Difference between AWS Network ACL and Security Group

If you have many instances, managing the firewalls using Network ACL can be very useful. Otherwise, with Security group, you have to manually assign a security group to the instances.

State: Stateful or Stateless
Security groups are stateful: This means any changes applied to an incoming rule will be automatically applied to the outgoing rule. e.g. If you allow an incoming port 80, the outgoing port 80 will be automatically opened.
Network ACLs are stateless: This means any changes applied to an incoming rule will not be applied to the outgoing rule. e.g. If you allow an incoming port 80, you would also need to apply the rule for outgoing traffic.

Rules: Allow or Deny
Security group support allow rules only (by default all rules are denied). e.g. You cannot deny a certain IP address from establishing a connection.
Network ACL support allow and deny rules. By deny rules, you could explicitly deny a certain IP address to establish a connection example: Block IP address 123.201.57.39 from establishing a connection to an EC2 Instance.

Rule process order
All rules in a security group are applied whereas rules are applied in their order (the rule with the lower number gets processed first) in Network ACL.
i.e. Security groups evaluate all the rules in them before allowing a traffic whereas NACLs do it in the number order, from top to bottom.

Defense order
Network ACL first layer of defense, whereas Security group is second layer of the defense for inbound/ingress traffic.
Security group first layer of defense, whereas Network ACL is second layer of the defense for outbound/egress traffic.

Occurrence
Subnet can have only one NACL, whereas Instance can have multiple Security groups.

credit: https://medium.com/awesome-cloud/aws-difference-between-security-groups-and-network-acls-adc632ea29ae

cloud: Internet is Mesh topology

Internet is Mesh topology. read more to understand 😉

Star topology is singe point of failure, which mean all the devices are connected to hub connected as the center of star with single wire. If hub / switch fails network will go down.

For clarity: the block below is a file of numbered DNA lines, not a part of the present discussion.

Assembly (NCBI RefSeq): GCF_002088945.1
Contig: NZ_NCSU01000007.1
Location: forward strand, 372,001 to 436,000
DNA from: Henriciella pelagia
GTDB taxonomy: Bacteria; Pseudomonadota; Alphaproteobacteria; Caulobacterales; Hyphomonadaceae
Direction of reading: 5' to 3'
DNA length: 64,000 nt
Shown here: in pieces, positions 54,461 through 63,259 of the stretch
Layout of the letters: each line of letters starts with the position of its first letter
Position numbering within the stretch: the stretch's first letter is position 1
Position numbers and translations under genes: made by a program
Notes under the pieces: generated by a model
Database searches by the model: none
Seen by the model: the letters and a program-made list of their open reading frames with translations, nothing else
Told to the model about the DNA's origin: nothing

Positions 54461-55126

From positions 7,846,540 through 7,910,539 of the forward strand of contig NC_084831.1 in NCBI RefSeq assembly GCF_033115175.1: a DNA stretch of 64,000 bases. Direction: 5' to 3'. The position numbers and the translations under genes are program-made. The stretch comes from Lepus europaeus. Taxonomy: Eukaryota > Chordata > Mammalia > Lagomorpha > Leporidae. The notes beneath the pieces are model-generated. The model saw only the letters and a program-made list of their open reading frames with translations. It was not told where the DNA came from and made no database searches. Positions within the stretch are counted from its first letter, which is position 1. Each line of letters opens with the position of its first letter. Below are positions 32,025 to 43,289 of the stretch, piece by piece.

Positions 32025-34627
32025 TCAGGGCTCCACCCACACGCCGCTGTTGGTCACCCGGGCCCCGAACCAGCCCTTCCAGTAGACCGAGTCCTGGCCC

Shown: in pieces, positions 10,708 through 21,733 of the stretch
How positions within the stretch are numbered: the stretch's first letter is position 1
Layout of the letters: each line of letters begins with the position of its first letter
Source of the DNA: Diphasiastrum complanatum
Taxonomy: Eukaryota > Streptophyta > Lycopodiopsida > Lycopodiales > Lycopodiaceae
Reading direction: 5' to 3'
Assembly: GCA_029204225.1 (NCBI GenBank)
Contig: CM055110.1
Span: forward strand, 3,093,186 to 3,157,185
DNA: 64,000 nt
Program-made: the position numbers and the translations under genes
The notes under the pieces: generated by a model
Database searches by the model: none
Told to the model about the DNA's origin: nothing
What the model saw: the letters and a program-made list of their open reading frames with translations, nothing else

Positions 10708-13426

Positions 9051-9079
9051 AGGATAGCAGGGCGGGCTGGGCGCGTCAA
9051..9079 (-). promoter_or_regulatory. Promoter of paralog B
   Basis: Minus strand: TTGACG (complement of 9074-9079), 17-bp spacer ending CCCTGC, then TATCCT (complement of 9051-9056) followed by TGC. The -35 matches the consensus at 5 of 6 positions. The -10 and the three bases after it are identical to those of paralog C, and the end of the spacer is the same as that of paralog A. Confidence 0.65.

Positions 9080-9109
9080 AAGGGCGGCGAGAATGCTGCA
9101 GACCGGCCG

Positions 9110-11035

Our home wifi works on wireless star topology, where in all cellphone/devices are connected to router as center of star.

In Mesh topology, one devices is connected with several other devices using multiple wires. (wire mesh). That way if one hub fails, network still works.

Mesh topology is opposite of single point of failure and is redundant, which means even if one router fails, data packet can be relayed or routed using different route or path. Imagine a big house with one in modem and router with multiple wifi extenders, that way if range is week for one extenders, data can still travel using other extender device to reach to modem 🙂

Cloud: what is mac address and how ARP resolves it

Mac address is the unique unchangeable address give to each network address. Technically mac address the real address, ip address is temprary, as you change your address your ip address will change but not your mac address ( when you use airport free wifi your ip is difference)

media access control address (MAC address) is a unique identifier assigned to network interfaces for communications on the physical network segment. MAC addresses are used as a network address for most IEEE 802 network technologies, including Ethernet. Logically, MAC addresses are used in the media access control protocol sublayer of the OSI reference model.

MAC addresses are most often assigned by the manufacturer of a network interface controller (NIC) and are stored in its hardware, such as the card’s read-only memory or some other firmware mechanism.

This is strange but true that all the devices in you home have same public ip address 😉 and that is the public ip of your router provided dynamically by your ISP.

ARP is Address resolution protocol which would help to resolve the public + private ip into a mac address. This get cached as well, so that whenever the communication happens the sender targets it towards mac address